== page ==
|Protein (g·100 g−1)||18.86 b ± 0.08||8.83 d ± 0.18||15.86 c ± 0.24||2.63 e ± 0.12|
|Total dietary fiber (g·100 g−1)||26.69 a ± 0.45||1.08 c ± 0.1||15.02 b ± 0.03||15.31 b ± 0.31|
| Soluble fiber||7.04 ± 1.27||0.47||5.10 ± 0.25||4.89 ± 0.63|
| Insoluble fiber||19.64 ± 0.92||0.61||9.92 ± 0.23||10.42 ± 0.38|
|Carbohydrates (g·100 g−1)||48.87 b,c ± 0.73||82.48 a ± 0.05||52.19 b,c ± 0.34||69.62 a,c ± 0.56|
|Total phenolic (mg·de·EqGA/g)||1.33 b ± 0.15||0.06 d ± 0.01||2.41 a ± 0.12||1.51 b ± 0.07|
|Carotenoids (mg/100 g)||nd||nd||308.84 a ± 1.98||127.11 b ± 0.06|
|Minerals|| || || || |
| Iron (mg/100 g)||7.52 ± 0.1||3.9 ± 0.03||2.09 ± 0.18||3.33 ± 0.06|
| Zinc (mg/100 g)||3.11 ± 0.01||1.73 ± 0.06||1.71 ± 001||1.8 ± 0.05|
|Phytic acid (g/100 g)||0.51 a ± 0.02||0.20 b ± 0.03||0.03 c ± 0.32||0.10 c ± 0.1|
|Molar Ratio|| || || || |
2.4. Determination of Carotenoids
The concentration of pro-vitamin A carotenoids (α and β-carotene) in pumpkin and sweet potato was determined by Rodriguez et al.
]. Five grams of sample were ground in 60 mL of chilled acetone for approximately 2 min and the material was vacuum filtered on a Buchner funnel using filter paper. The filtrate was transferred to a separator funnel, in which 50 mL of cooled petroleum ether were added to transfer the pigment to the acetone ether. Each fraction was washed three times with distilled water to remove all acetone. The concentration of material was performed by evaporation of the petroleum ether extract using a rotary evaporator at 35 °C. The pigments were re-dissolved in a known amount of petroleum ether and stored in amber glass vials at −18 °C.
For analysis, an aliquot (2 mL) of the extract stored in petroleum ether was evaporated under nitrogen flow and then recovered in the same amount of methanol and filtered through a filter unit with 0.45 µM porosity. The analyses of carotenoids were performed in triplicate by high performance liquid chromatography (HPLC) using the chromatographic conditions developed by Pinheiro-Sant’Ana et al.
] as follows: HPLC-DAD system (diode array detector); chromatographic column Phenomenex Gemini RP-18, 250 × 4.6 mm, 5 μm, equipped with Phenomenex ODS guard column (C18), 4 mm × 3 mm. The mobile phase was methanol: ethyl acetate: acetonitrile (80:10:10, v
) at a flow rate of 2.0 mL/min.
2.5. Phytate and Phenolic Compounds
Phytate content was determined in triplicate by ion exchange and spectrophotometry according to Latta and Eskin (1980) [27
], with modifications by Ellis and Morris (1986) [28
]. The determination of the concentration of phenolic compounds in foods was performed using the Folin Ciocalteu reagent as described by Singleton et al.
2.6. Animals and Diets
Controlled experimental tests were used and the bioavailability of iron was evaluated by the hemoglobin depletion/repletion method modified by the Association of Official Analytical Chemistry (AOAC, 2012) [30
]. At 12 days of age 49 male rats (Ratus norvegicus albinus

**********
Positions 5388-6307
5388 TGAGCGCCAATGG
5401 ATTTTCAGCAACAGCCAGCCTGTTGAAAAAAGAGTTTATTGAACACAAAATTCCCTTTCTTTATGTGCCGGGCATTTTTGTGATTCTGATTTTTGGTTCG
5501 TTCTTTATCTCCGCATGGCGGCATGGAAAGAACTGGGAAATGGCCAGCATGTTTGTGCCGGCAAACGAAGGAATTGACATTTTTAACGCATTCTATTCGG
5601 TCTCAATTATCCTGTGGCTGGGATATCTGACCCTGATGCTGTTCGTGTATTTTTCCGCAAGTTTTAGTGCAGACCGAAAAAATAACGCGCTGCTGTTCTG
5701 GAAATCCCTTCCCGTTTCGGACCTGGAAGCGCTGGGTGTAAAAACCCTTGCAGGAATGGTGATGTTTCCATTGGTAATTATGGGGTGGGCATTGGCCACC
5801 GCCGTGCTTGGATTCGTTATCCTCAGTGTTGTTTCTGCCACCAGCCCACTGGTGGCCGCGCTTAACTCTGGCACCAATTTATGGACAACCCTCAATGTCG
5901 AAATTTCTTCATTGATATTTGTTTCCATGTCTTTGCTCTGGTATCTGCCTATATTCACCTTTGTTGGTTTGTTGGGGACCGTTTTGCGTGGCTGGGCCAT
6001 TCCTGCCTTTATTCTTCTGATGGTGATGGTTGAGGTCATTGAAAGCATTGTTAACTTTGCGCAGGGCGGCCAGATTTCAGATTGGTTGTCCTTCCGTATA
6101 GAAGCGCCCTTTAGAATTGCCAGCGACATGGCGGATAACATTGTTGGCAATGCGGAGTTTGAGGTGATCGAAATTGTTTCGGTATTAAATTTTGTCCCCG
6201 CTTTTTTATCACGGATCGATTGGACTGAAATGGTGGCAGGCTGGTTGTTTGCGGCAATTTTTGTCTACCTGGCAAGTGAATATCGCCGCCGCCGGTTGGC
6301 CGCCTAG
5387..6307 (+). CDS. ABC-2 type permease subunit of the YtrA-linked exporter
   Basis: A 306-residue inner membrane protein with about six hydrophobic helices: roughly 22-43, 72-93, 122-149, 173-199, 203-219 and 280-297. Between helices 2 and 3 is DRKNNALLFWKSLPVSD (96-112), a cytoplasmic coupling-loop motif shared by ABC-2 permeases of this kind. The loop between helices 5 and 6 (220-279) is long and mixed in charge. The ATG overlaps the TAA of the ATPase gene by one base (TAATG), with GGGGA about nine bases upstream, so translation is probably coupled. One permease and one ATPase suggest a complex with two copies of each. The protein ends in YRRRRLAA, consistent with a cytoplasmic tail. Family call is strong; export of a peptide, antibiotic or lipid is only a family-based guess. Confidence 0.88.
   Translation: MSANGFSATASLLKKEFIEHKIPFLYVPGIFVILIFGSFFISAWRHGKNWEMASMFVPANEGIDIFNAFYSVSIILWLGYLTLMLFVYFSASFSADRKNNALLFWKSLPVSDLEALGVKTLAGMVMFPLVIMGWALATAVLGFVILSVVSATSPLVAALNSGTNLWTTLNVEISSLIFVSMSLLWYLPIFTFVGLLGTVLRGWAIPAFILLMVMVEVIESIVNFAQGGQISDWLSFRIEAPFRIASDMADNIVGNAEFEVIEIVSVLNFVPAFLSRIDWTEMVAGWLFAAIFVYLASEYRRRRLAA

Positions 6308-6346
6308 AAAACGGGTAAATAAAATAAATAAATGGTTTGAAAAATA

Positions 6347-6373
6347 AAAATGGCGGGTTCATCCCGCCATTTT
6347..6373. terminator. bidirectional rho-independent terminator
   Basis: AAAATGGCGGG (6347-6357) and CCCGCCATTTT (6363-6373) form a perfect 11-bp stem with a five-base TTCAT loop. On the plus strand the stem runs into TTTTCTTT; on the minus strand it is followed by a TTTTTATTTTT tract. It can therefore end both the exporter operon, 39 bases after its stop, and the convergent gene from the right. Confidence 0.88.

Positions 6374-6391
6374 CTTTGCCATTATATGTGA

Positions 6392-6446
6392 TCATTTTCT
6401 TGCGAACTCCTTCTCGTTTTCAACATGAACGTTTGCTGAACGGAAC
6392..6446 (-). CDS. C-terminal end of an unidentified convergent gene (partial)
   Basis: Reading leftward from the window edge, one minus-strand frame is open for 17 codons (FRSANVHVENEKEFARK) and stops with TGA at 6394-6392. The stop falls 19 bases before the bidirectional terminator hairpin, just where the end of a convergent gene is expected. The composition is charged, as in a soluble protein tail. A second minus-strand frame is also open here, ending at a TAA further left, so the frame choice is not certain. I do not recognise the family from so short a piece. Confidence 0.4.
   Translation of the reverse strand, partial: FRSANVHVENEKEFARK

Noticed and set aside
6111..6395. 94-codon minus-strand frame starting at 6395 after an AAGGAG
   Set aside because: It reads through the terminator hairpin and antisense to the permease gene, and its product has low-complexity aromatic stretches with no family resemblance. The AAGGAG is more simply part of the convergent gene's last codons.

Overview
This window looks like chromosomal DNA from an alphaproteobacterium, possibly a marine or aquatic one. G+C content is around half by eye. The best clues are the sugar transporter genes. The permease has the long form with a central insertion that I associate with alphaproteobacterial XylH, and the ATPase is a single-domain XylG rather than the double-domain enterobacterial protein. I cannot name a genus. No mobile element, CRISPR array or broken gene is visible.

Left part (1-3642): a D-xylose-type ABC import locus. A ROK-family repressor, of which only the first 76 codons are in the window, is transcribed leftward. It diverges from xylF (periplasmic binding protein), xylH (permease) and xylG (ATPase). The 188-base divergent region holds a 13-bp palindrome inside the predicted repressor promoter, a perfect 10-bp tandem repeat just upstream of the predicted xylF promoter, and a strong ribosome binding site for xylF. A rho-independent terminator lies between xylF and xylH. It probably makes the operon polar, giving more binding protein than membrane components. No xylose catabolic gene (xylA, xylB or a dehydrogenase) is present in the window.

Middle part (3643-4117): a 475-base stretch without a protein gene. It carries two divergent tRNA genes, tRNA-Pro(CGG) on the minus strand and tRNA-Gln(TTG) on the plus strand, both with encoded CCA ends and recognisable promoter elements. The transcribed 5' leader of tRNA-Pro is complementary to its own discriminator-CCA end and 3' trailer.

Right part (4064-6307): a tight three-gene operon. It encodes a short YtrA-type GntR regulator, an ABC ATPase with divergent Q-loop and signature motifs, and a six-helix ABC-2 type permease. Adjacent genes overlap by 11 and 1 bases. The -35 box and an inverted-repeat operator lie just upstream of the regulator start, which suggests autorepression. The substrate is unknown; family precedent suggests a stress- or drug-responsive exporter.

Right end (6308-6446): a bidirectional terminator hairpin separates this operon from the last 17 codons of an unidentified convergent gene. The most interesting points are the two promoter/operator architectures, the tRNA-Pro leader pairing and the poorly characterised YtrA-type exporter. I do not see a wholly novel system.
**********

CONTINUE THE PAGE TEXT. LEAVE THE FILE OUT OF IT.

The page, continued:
Wistar) from the Central Animal Facility of the Center for Life Sciences and Health at Federal University of Viçosa, Minas Gerais, Brazil, were placed in individual temperature-controlled (22 ± 2 °C) cages, with a photoperiod of 12 h. The experimental diets were based on the standard AIN-93G [31
] (Table 2
) diet for rodents.
Animals initially received a depletion diet containing Fe-free mineral mixture to reduce hemoglobin (Hb) concentrations and deionized water ad libitum, for 21 days. Animals were then divided into seven groups (n = 7) such that the Hb concentration was not statistically different among groups: (1) Pontal Bean; (2) Pontal Bean and Rice; (3) Pontal Bean and Pumpkin; (4) Pontal Bean and Sweet Potato; (5) Pontal Bean + Rice + Pumpkin; (6) Pontal Bean, Rice and Sweet Potato; (7) Control (containing ferrous sulfate as iron source). The repletion diet was pair fed to control food and Fe intake, and deionized water was offered ad libitum, for 14 days.
During the repletion phase the staple food crops were used as source of iron, and the ferrous sulfate was used as positive control. All treatments offered 12 mg of iron per kg of diet [32
]. The quantity of pumpkin and sweet potato added in the experimental diets was calculated to provide 4.5 mg of vitamin A per kg of diet (Table 3
). This value was based on the conversion of milligrams of vitamin A per gram of body weight in the study by Mwanri et al.
] in which anemic children between 9 and 12 years old were supplemented with 1.5 mg of vitamin A per day to assist in the recovery of iron status. At the end of depletion and repletion phases blood samples were collected from the rat tails to determine Hb concentrations.
On the 36th day, after 12 h fasting, the animals were anesthetized with isoflurane (Isoforine, Cristália®, Itapira, Brazil) and were euthanized by cardiac puncture. Blood and fragments of the liver and duodenum were collected.
All experimental procedures with animals were performed in accordance with the ethical principles for animal experimentation and the study approved by the Ethics Committee of the Federal University of Viçosa.
2.7. Blood Tests
Serum hemoglobin was measured by cyanide methemoglobin method, proposed by the AOAC (2012) [30
], using a colorimetric kit for in vitro
diagnosis. A volume of 10 mL of blood was pipetted and mixed with 5 mL of Drabkin’s solution color reagent (containing potassium cyanide, and hydrogen cyanide). The reading of absorbance was done in UV-Visible Multiskan (Thermo Scientific, Massachusetts, MA, USA) at a wavelength of 540 nm.
Food and nutritional composition of experimental diets.
Food and nutritional composition of experimental diets.
| ||Standard Diet without Iron||Standard Diet with Iron (Ferrous Sulfate)||Pontal Bean||Pontal Bean and Rice||Pontal Bean and Pumpkin||Pontal Bean and Sweet Potato||Pontal Bean, Rice and Pumpkin||Pontal Bean, Rice and Sweet Potato|
|Ingredients (1 kg of Diet)|| || || || || || || || |
|Ferrous Sulfate (mg)||-||120.98||-||-||-||-||-||-|
|Common Bean (g)||-||-||163.73||100.84||156.36||155.16||91.41||88.05|
|Sweet Potato (g)||-||-||-||-||-||18.85||-||18.85|
|Dextrinized starch (g)||132.00||132.00||132.00||132.00||132.00||132.00||132.00||132.00|